Central Otago has many hidden treasures, and the Poison Creek Sculpture Project, above the worry line in the Queensberry Hills, must count as one of our best.
The brainchild of Sunny Collings and Selena Henry, set in a 15-hectare property of rugged former farmland, is an amazing collection of work by some of New Zealand’s best established and emerging sculptors.
Made even more special by the stunning background of our mountains, the discovery of the art in the wild is just a delight at every turn.
This is the second summer of the project being open to the public, and this year the title of Antidote, seems appropriate.
“This is our offering of an antidote to our difficult times,” says Sunny, adding, “We are not trying to be a formal gallery. We have established Poison Creek as a place of solitude for selected sculptors and other artists to exhibit and for us to support them to sell their work.”
The word ‘project’ is also deliberate, as the idea is that it will be constantly evolving, with new works being placed in situ, with their own platforms and dry walls. Sunny and Selena’s living quarters double as a space for showing the smaller works and maquettes.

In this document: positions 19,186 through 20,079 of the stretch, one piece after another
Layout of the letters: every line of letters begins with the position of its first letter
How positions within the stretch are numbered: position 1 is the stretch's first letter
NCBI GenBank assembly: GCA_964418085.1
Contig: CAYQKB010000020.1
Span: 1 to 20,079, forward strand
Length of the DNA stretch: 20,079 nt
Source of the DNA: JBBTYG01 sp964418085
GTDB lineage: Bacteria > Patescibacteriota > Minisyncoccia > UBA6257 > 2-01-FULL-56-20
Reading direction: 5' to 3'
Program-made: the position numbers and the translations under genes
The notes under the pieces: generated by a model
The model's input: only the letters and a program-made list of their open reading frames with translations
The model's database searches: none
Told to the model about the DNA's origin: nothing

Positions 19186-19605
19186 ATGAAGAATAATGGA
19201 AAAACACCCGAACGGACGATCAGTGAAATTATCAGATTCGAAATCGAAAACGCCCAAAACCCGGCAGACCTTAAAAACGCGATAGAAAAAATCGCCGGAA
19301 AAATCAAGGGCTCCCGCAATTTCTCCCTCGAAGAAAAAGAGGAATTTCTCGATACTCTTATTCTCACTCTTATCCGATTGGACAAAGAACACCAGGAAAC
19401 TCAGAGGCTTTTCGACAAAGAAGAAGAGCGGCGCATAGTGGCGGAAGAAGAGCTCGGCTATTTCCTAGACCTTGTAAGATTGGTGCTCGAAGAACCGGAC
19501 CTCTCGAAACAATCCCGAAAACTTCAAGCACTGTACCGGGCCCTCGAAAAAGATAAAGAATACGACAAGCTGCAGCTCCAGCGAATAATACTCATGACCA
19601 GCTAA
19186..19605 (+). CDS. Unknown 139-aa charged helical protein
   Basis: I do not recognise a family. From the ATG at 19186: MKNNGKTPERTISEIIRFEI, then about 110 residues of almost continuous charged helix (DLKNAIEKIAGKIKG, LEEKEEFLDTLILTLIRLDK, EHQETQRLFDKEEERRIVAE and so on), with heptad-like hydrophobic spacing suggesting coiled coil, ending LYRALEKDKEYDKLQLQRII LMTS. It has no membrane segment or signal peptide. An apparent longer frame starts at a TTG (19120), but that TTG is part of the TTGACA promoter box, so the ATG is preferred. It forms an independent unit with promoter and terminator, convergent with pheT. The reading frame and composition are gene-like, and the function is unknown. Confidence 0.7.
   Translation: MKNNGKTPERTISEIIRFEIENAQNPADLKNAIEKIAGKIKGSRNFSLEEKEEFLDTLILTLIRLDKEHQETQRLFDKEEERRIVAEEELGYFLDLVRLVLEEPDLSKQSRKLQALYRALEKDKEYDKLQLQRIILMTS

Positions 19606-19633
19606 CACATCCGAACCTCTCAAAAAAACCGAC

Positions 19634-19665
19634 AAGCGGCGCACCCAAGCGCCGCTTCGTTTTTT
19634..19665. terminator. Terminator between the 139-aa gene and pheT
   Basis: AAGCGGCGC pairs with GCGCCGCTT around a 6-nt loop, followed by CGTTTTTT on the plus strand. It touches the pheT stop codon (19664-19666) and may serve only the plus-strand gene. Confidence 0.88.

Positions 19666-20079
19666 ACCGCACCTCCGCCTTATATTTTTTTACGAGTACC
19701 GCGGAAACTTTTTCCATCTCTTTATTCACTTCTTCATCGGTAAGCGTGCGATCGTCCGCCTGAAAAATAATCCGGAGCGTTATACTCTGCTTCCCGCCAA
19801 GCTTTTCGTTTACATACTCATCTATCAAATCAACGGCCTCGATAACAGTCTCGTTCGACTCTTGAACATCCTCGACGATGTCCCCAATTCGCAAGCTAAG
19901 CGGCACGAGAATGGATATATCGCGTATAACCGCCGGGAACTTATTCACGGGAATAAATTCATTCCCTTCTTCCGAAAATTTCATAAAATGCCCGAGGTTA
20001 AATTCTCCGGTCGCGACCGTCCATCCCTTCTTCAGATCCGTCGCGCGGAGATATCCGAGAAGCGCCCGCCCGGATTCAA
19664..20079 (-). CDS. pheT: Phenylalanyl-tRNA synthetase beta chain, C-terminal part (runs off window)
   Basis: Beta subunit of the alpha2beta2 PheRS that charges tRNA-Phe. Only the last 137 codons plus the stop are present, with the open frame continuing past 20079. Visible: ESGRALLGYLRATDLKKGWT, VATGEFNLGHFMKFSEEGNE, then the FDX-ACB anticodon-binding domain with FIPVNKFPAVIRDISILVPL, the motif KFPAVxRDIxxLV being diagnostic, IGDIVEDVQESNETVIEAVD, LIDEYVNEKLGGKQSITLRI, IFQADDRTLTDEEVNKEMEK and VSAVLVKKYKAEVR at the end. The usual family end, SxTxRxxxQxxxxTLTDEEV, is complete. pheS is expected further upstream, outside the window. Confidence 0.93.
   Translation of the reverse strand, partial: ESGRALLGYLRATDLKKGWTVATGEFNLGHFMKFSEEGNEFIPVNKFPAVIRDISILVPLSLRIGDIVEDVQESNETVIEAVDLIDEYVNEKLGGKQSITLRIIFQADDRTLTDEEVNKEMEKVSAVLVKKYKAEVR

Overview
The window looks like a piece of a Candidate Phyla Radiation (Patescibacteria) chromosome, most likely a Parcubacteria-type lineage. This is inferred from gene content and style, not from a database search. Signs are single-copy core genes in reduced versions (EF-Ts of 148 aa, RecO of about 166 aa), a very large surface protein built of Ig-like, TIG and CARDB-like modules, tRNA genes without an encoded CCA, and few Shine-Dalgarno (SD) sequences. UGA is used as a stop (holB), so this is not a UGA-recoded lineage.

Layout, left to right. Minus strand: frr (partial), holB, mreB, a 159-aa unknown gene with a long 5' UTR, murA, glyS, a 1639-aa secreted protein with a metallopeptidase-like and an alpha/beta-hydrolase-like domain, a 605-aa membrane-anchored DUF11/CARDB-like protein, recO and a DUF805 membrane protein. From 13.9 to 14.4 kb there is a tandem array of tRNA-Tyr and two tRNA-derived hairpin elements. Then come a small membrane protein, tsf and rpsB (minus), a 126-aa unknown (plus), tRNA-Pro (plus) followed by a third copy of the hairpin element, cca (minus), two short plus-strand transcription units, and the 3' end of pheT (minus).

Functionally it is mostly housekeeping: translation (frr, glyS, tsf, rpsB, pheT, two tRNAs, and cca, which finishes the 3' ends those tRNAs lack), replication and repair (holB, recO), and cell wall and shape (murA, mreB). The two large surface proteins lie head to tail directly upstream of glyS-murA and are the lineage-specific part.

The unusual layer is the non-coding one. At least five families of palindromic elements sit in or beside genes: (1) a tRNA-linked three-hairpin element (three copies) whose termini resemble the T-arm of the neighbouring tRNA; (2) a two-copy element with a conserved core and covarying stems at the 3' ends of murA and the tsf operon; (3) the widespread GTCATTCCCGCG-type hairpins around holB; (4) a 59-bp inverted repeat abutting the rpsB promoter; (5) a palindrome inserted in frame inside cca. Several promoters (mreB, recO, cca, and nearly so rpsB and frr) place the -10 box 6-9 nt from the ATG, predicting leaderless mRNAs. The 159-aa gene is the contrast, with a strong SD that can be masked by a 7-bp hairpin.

Some of the sculptures are part of the growing permanent collection, some are loaned by collectors, and others are available for visitors to ‘fall in love with and take home’.
Artists represented include Richard Mathieson, Morgan Jones, Oriah Ripley, Tanya Ashken, Ben Foster, Stephen Mulqueen, Anna Korver, Marte Szirmay, Terry Stringer, Yannick Fourbet, Marita Hewitt, Andrew Drummond and Elizabeth Thomson. New this summer is a unique collection of Rick Rudd’s sculptural teapots. The Poison Creek Sculpture Project has an artists residency where artists are given a chance to connect with the environment and gain new perspectives and inspiration.